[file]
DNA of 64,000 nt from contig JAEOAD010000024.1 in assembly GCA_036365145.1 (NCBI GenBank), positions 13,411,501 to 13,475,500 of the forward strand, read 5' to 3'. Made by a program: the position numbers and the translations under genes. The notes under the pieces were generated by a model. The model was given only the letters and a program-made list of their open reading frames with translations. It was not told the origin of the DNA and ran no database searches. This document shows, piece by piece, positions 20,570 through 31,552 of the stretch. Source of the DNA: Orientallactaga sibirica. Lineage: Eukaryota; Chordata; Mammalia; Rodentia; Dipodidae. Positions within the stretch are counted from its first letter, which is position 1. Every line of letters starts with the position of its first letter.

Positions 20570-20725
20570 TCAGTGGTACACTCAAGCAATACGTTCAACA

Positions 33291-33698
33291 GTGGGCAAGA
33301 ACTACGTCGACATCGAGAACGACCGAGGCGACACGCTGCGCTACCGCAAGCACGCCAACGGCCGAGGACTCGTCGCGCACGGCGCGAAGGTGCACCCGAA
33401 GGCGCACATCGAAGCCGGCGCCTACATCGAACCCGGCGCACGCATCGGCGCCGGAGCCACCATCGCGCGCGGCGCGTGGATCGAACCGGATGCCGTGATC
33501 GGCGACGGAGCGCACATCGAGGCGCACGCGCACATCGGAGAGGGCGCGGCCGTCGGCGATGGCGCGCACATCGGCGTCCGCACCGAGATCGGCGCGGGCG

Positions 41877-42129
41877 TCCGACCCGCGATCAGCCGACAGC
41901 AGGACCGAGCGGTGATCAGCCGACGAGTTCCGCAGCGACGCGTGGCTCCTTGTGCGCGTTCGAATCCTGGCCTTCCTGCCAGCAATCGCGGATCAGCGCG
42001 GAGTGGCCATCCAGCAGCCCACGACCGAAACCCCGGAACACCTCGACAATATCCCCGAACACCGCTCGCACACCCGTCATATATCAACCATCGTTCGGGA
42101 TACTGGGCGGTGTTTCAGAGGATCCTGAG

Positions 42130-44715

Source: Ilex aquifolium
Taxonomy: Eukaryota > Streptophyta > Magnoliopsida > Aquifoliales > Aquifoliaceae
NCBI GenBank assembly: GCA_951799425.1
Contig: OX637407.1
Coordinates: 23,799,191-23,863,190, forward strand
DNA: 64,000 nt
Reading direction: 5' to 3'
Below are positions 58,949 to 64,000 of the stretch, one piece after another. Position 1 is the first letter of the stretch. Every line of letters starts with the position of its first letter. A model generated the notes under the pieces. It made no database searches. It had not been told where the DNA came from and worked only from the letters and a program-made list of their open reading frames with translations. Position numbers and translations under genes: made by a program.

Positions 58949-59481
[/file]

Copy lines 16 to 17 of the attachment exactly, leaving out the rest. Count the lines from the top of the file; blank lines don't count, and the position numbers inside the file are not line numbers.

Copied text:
Taxonomy: Eukaryota > Streptophyta > Magnoliopsida > Aquifoliales > Aquifoliaceae
NCBI GenBank assembly: GCA_951799425.1